"Many LGBT people honestly believe that by appropriating degrading names given to them by their oppressors they are re-claiming their essence, and their very liberation, from the hurt that those names that have historically been visited upon them have caused them. They don't see, and many refuse to see, that their use of those horrible names merely reinforces in their psyches and in the psyches of others their 'deviant' and 'abnormal' status that is diametrically opposed to the status one must have, and demand, for full and equal rights to become a reality."
Had I written about the use of pejorative self-identifiers and assorted Pride Parades shortly after Stonewall, I would not have decried the use of pejorative self-labeling and social manifestations of Pride as exist in such manifestations as parades.
Shortly after Stonewall, the use of what are pejorative self-labels and Pride Parades did serve some positive psychological and social purposes. They affirmed the existence and legitimacy of Gay people, and they helped cement an in-group solidarity that was extremely important in the "emancipation" and "coming out" processes for many.
However, we are no longer in the immediate post-Stonewall era! What short-term gains that might have accrued due to using those denigrating labels as self-identifiers and the existence of celebratory parades in the midst of being treated as second-class citizens have long outlived their usefulness.
Moreover, such self-affirming post-Stonewall features have now become both psychologically harmful, self-defeating, counter-productive, and counter-revolutionary! They are hindering the meaningful activism needed to achieve full and equal civil rights by reinforcing negative stereotypes, as well as reinforcing "deviant," "outsider," and "abnormal" status in both all too many LGBT people's eyes as well as in the eyes of others; they are perceived by many potential allies as serving to further cement LGBT people into their respective communities and, thereby, LGBT people continue to be viewed as "outsiders," a status that is all too readily affirmed and embraced by many LGBT people.
All too often we hear LGBT people who use historically degrading words with which to identify themselves rationalizing and justifying their use as "neutralizing" those hateful words and also "reclaiming" those words by appropriating them as one's own. Regarding the second rationale, why someone would want to appropriate hateful words as a self-identifier bespeaks of either political naivete and/or a degree of self-loathing that might not even be sufficiently recognizable by the person using those words.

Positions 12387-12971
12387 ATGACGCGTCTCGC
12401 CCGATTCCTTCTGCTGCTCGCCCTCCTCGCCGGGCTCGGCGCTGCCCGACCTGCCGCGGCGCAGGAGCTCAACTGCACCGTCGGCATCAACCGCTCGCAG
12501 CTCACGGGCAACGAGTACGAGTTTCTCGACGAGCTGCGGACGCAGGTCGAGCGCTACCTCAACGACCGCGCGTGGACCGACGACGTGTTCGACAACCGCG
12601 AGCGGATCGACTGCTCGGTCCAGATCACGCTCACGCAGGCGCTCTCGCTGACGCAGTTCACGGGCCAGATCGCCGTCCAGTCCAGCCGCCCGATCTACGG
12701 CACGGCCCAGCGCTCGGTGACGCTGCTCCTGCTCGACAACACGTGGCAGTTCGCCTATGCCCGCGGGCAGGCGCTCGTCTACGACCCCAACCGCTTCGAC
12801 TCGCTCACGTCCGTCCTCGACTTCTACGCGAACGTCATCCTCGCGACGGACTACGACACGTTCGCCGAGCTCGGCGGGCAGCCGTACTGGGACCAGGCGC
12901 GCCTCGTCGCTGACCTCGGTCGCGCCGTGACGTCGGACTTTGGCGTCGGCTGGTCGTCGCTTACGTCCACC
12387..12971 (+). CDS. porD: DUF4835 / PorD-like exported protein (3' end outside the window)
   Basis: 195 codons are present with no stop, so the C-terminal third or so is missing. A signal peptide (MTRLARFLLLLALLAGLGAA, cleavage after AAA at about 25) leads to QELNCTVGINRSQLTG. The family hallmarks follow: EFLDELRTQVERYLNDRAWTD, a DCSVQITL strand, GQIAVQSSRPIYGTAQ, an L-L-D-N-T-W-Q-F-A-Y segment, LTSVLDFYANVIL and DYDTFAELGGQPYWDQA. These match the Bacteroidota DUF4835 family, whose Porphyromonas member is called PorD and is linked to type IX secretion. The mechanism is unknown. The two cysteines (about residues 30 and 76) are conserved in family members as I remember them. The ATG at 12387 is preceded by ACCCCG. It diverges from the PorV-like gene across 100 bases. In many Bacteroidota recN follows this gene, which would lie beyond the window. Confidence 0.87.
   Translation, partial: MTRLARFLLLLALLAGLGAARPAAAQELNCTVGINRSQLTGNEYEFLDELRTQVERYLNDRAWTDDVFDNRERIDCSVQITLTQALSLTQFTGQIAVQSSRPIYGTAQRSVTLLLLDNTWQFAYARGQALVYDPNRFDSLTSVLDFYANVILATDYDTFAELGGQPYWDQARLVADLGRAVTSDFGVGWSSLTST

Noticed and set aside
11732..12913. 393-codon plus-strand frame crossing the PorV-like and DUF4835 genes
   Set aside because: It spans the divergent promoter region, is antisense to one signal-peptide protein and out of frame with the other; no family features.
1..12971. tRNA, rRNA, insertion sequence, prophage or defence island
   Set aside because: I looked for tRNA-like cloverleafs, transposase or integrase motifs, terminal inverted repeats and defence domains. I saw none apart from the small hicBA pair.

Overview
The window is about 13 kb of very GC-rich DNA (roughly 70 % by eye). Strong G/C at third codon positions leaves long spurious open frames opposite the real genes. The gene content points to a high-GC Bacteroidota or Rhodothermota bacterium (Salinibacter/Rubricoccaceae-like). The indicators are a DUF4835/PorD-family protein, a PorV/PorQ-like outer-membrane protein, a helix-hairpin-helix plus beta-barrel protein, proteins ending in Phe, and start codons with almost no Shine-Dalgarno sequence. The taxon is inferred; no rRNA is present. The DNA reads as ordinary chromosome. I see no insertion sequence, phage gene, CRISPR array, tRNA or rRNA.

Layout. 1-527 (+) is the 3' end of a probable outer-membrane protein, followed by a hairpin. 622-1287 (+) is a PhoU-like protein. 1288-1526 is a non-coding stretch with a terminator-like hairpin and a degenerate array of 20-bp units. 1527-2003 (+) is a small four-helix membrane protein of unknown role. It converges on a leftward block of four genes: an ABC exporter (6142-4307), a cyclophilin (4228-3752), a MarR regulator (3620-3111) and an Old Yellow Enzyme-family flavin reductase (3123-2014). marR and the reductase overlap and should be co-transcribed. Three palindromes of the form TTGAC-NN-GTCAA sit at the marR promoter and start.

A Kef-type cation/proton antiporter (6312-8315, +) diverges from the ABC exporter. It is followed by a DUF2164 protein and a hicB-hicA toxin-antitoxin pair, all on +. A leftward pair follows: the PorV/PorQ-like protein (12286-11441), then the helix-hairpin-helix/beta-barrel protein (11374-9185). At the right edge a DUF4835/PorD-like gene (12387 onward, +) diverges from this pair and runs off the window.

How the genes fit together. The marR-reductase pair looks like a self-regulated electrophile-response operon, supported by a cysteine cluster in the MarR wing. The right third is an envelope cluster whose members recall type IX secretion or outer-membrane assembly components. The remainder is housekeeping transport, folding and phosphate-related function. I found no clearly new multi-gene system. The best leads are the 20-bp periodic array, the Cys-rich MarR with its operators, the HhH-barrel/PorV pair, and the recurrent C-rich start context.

However, it is nothing short of a fantasy to believe that use of such words as self-identifiers is to "reclaim" them. My friend, Don Charles wrote to me the following regarding this matter that hits the nail on the head:
"We do not 'reclaim' slurs because we want to detoxify them. We 'reclaim' them because we want to use them in an ironic way, or we want to make ourselves appear 'radical' or tough. Those purposes would not be served if the slurs were rendered benign, and they'd have no attraction for us.
" We cannot 'reclaim' something that hasn't been relinquished. Bigots have not given up using these words to denigrate us, and there's no sign that they ever will.
"We cannot 'reclaim' something we never owned in the first place! LGBT folk didn't invent sexual slurs. They were invented by our oppressors. The most we can do is share ownership of these ugly words with them, and when we do, we either identify with the oppressor or demonstrate how oppressed our mindset is.
"Thus, the 'reclamation' argument falls flat on its ass!"
It's very important to distinguish what meanings pejorative self-identifiers and celebratory exhibitions have to many LGBT people, and what meanings they have to potential allies who are on the fence regarding having LGBT people acquire full and equal civil rights.
I'm not suggesting that there is anything wrong with any aspect or expression of sexuality, if it is between consenting adults, be it homosexual or heterosexual. Of course, there is a place for all of the sub-communities within the larger communities of Gay and Straight people. What I am arguing is that the public display of those words and activities, putting them as the public face that stereotypes LGBT people, and further confirms those stereotypes in the minds, rhetoric, and discriminatory rationales of homophobes, retards the acquisition of full and equal civil rights and, hence, is counter-productive and counter-revolutionary.